This week in our patient spotlight, Eliza Arent, shares her life changing cannabis journey with us.


What symptoms led you to seek out medicinal cannabis?

Migraine headaches led me to seek out medical cannabis. I endured migraines for 30 years. They were infrequent at first but kept increasing over the decades, until I got up to 16-28 migraines per month.


What treatments had you explored prior to cannabis?

Through the years, I tried many things to treat the migraines. They included:

    • Non-steroidal anti-inflammatories, such as Aspirin, Tylenol, Naproxen and Advil
    • Beta-blockers (blood pressure medication)
    • Birth control pills and birth control injections
    • Elavil (anti-depressant)
    • Topamax (anti-seizure medication)
    • Botox injections
    • Rizatriptan and sumatriptan (abortive, triptan medications)
    • Diet restrictions
    • Cold compresses to the forehead
    • Rest/relaxation
    • Visualization
    • Meditation
    • Herbal and homeopathic remedies
    • Vitamins
    • Cannabis (THC)
    • Yoga asana (physical postures practice)
    • Cefaly (a device which delivers neurostimulation of the trigeminal nerve)

Other than the triptan medications, which I took at the onset of a migraine, nothing else worked and the medications all had unwanted side-effects. Although the triptans worked, it still meant 1-2 hours of pain until the medication took effect. I was desperate and wanted to prevent the migraines, not just treat them. Through a friend (and fellow medical cannabis patient), I learned about CBD. I wasn’t very hopeful that it could work because I had tried THC in the past for migraine pain, with no effect. After 30 years of pain though, I was willing to try it and the fact that it was non-psycho-active was appealing.


How was the cannabis exploration? How many products did you try? How did you settle on dosing?

I made an appointment with NHS. I felt I was in good care at the clinic and felt very welcomed at the education centre. I ordered CBD #1 flower and CBD oil from CannTrust. I began vaping the CBD #1 and taking the CBD oil at the onset of migraine aura and was surprised when it took the aura away and the migraine pain never came. I then began experimenting with taking the oil as a preventative each day.


How long did it take to get the dosing down? Did you use a journal or other helpful tools?

It took about 3 months of experimenting with the oil dosage to significantly decrease migraine frequency. As instructed by NHS, I started slow and increased the dose, about once per week. I eventually reduced the frequency of the migraines to about 4 per month, which was significant compared to the 16-28 I used to get. I had no side-effects from the CBD. I eventually was able to stop taking the oil and just vape at the onset of an aura with good effect. I still use triptan meds but only when I am unable to vape or if I am experiencing a migraine without aura. I used websites and attended online NHS education sessions to educate myself about cannabis.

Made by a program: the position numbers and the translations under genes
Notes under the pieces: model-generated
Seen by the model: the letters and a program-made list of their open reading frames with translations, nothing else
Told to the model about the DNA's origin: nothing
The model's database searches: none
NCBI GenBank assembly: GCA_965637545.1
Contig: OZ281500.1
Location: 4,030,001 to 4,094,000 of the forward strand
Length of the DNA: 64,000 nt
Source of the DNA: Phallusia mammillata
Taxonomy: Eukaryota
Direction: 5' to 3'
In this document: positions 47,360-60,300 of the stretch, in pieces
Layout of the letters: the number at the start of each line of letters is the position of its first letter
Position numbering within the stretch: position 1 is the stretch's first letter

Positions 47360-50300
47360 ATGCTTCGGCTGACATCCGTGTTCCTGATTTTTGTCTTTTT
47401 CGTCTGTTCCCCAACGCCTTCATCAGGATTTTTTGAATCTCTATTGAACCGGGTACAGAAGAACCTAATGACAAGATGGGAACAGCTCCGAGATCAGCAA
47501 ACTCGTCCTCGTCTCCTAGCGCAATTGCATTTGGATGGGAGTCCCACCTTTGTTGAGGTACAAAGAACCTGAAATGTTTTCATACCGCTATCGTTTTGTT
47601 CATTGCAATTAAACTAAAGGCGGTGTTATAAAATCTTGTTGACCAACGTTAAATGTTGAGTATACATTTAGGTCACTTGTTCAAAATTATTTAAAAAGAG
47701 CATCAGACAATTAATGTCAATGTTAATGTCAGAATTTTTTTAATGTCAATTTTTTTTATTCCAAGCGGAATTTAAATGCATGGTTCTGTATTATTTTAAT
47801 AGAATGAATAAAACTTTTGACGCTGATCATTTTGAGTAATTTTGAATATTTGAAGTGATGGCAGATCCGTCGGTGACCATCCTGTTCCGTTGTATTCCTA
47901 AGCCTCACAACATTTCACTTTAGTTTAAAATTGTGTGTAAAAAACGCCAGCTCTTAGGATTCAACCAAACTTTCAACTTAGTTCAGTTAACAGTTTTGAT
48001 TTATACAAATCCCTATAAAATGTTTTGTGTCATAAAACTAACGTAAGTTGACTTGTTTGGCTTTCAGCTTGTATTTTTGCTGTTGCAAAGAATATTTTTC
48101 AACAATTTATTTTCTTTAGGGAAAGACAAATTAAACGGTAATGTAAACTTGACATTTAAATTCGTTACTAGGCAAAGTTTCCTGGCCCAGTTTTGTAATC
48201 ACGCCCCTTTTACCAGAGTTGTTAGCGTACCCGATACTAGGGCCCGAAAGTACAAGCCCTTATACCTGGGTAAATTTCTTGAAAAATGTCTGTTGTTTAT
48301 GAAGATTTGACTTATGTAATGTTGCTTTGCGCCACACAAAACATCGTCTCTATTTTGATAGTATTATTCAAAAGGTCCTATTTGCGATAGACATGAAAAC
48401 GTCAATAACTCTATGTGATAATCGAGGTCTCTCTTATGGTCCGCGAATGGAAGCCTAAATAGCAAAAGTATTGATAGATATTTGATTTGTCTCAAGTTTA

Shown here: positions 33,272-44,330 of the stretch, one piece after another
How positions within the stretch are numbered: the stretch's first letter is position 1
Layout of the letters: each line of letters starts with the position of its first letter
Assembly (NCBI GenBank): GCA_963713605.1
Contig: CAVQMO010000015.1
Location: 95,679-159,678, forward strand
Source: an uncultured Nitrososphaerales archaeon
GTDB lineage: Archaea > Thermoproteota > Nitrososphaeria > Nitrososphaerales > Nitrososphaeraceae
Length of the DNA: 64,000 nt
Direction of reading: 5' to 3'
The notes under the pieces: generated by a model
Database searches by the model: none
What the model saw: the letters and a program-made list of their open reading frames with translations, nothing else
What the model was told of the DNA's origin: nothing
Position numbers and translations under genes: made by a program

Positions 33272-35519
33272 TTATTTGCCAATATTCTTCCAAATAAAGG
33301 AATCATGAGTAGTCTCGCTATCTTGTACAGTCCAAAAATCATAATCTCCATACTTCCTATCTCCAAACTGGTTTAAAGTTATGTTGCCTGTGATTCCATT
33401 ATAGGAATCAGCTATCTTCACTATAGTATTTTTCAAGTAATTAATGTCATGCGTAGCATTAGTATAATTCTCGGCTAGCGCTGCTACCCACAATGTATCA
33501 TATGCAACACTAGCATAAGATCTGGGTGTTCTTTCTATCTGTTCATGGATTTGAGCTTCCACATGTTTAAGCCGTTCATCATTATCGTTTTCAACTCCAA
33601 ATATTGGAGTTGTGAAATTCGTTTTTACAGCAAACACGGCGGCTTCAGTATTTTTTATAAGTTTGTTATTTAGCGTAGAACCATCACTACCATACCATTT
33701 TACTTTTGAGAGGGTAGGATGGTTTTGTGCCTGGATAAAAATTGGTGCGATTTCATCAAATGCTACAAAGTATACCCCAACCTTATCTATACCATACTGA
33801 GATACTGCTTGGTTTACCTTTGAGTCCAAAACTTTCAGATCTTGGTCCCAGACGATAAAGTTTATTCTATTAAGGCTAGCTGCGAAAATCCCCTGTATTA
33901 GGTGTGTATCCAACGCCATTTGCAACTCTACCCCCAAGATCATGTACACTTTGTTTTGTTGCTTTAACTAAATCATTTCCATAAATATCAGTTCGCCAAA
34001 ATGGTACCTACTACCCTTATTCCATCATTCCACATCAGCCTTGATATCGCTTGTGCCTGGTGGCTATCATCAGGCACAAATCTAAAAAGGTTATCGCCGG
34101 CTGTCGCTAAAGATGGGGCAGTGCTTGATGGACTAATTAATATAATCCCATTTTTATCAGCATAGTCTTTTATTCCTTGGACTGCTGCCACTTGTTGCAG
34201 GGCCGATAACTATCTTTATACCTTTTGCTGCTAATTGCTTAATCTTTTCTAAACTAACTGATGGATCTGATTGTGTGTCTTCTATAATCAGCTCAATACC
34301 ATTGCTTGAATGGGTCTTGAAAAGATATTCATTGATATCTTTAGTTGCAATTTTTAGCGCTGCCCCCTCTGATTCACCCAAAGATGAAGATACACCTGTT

How has your life changed now that your symptoms have been brought under control?

My life-satisfaction has greatly increased since the beginning of my cannabis journey. I no longer am in fear of chronic pain. Being free from chronic pain has begun a journey into greater wellbeing, as I now have increased awareness of how stress affects my physical and emotional wellbeing. This stronger connection to myself has allowed me to take better care of myself, emotionally, rather than just physically. I think because I was in charge of finding the right dose of cannabis for myself, I now feel more empowered to take charge of my health and wellbeing. I believe in myself, much more than I used to, in many aspects of my life.    


Is there anything you would go back and tell your pre-cannabis self about your journey?

I would tell my pre-cannabis self that it is certainly worth trying cannabis, even though after 30 years of pain, I really had given up hope in anything working. I would tell myself that this journey will be about much more than just trying another medication; it will be life-changing.


Thanks so much for sharing your experiences with us, Eleeza!

Pain management can be a difficult thing to navigate and everyone is unique in how they respond to treatments. If you and your doctor have determined that cannabis should be added to your health plan, remember to start low and go slow, journal, and take an exploratory approach.

If you would like to book an appointment to find out how medical cannabis may help you, please visit the homepage on our website, or give us a call at 1-844-262-0942.


— Kait Shane, Community Outreach Educator Natural Health Services.

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